The final ethical issue is that a nurse has accountability, authority, and responsibility for her conducts (Polifko, 2010). Her decisions and actions must be consistent and also be in a manner that ensures that patients get the utmost care and also promotes their health. It means that the nurse will be responsible and liable for neglecting the patient and also upholding health. When policy makers formulate legislations then they must consider that nurses have the responsibility and are also accountable for their conducts. The legislation must therefore, safeguard both parties.
The Impact that the Nursing Profession could have regarding Workplace Violence if Nurses became familiar with the Issue and reached out to Policy Makers
It is imperative that nurses become aware of the violence that takes place at their places of work in order to develop ways for safeguarding themselves against such violence. Conversely, the nursing profession could have the impact of nurse turnover if the policy makers fail to implement their views (Polifko, 2010). Nurses could demand the formulation and implementation of laws that totally protects them from providing care to patients who prove to be violent. As such, it will be difficult for the mentally ill patients who are mostly violent to get care from nurses and thus, the public could blame the nursing profession.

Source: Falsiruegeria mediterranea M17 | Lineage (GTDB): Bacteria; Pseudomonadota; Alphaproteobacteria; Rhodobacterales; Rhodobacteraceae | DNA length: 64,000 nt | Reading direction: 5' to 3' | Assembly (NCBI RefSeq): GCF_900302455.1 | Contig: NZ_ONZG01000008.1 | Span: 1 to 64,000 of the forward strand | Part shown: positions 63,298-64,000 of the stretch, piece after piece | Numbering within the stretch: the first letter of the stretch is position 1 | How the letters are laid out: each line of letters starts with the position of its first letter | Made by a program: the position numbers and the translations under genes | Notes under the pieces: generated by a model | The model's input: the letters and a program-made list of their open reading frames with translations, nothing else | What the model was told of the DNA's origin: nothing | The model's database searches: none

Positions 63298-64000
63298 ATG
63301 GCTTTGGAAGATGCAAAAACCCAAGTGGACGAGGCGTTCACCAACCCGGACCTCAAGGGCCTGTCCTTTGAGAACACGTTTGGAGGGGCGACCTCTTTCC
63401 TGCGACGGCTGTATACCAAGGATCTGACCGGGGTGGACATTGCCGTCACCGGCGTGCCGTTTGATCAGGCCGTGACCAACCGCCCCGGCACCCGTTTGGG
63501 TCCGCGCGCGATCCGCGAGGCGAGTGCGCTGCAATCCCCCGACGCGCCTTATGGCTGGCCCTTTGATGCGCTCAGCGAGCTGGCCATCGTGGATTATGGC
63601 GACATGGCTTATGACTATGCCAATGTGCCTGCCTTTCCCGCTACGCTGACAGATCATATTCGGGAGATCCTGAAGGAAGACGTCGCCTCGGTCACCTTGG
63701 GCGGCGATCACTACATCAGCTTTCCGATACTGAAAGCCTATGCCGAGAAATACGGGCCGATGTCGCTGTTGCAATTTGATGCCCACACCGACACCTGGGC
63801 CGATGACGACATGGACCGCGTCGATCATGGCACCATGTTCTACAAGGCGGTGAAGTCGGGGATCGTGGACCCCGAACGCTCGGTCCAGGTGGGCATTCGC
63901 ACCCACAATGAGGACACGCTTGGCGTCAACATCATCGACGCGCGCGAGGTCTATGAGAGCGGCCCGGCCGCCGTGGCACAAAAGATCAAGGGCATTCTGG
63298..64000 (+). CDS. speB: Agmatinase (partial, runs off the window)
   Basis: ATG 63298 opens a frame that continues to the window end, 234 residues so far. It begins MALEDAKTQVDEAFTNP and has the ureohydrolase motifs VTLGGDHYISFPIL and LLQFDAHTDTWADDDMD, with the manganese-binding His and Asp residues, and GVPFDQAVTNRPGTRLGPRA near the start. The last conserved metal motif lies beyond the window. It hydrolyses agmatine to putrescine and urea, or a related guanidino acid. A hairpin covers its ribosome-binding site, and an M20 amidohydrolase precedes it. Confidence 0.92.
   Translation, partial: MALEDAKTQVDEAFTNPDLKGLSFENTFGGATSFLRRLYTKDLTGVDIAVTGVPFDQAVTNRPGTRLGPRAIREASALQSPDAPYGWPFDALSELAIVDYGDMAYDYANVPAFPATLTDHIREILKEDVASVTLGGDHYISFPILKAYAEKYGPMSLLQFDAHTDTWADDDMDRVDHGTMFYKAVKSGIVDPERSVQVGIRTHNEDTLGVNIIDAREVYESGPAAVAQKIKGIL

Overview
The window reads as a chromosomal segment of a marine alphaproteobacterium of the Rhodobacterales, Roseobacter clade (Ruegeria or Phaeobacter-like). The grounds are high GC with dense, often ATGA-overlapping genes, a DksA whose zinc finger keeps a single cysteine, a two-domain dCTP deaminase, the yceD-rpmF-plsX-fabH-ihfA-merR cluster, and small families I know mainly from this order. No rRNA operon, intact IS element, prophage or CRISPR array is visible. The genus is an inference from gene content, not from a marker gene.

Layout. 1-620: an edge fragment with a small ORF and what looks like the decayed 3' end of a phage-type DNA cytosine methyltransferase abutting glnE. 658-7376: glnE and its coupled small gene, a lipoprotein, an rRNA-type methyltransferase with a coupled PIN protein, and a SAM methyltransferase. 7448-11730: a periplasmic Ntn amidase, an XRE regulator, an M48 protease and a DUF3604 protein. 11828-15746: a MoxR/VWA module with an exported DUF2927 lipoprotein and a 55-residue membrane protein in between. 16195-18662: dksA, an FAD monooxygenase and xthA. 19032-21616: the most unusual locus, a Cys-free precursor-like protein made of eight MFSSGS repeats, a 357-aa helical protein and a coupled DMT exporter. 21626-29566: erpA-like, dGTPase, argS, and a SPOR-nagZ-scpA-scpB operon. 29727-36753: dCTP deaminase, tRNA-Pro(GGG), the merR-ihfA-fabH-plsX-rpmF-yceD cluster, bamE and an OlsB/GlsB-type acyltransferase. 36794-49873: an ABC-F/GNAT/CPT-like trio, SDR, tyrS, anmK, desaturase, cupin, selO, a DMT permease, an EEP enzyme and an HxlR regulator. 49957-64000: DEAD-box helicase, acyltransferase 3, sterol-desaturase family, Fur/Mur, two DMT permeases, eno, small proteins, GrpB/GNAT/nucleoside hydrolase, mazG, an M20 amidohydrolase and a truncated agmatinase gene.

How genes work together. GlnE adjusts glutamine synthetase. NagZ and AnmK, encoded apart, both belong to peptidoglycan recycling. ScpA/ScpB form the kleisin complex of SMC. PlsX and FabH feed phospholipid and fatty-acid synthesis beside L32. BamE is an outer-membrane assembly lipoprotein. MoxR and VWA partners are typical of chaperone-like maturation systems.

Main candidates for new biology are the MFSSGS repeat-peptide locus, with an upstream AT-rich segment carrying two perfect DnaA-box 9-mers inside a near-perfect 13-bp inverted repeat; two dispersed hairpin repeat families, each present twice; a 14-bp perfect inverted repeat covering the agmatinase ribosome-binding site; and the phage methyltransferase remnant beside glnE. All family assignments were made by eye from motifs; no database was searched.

Ellis, J. R., & Hartley, C. L. (2004). Nursing in today's world: Trends, issues & management . Philadelphia, Penns: Lippincott Williams & Wilkins.
Fowler, M. D. M., & American Nurses Association. (2008). Guide to the code of ethics for nurses: Interpretation and application . Silver Spring, MD: American Nurses Association.
Goudreau, K. A., & Smolenski, M. C. (2013). Health policy and advanced practice nursing: Impact and implications .
Milstead, J. A. (2013). Health policy and politics: A nurse's guide . Burlington, MA: Jones & Bartlett Learning.
Polifko, K. A. (2010). The practice environment of nursing: Issues & trends . Clifton Park, NY: Delmar Cengage Learning.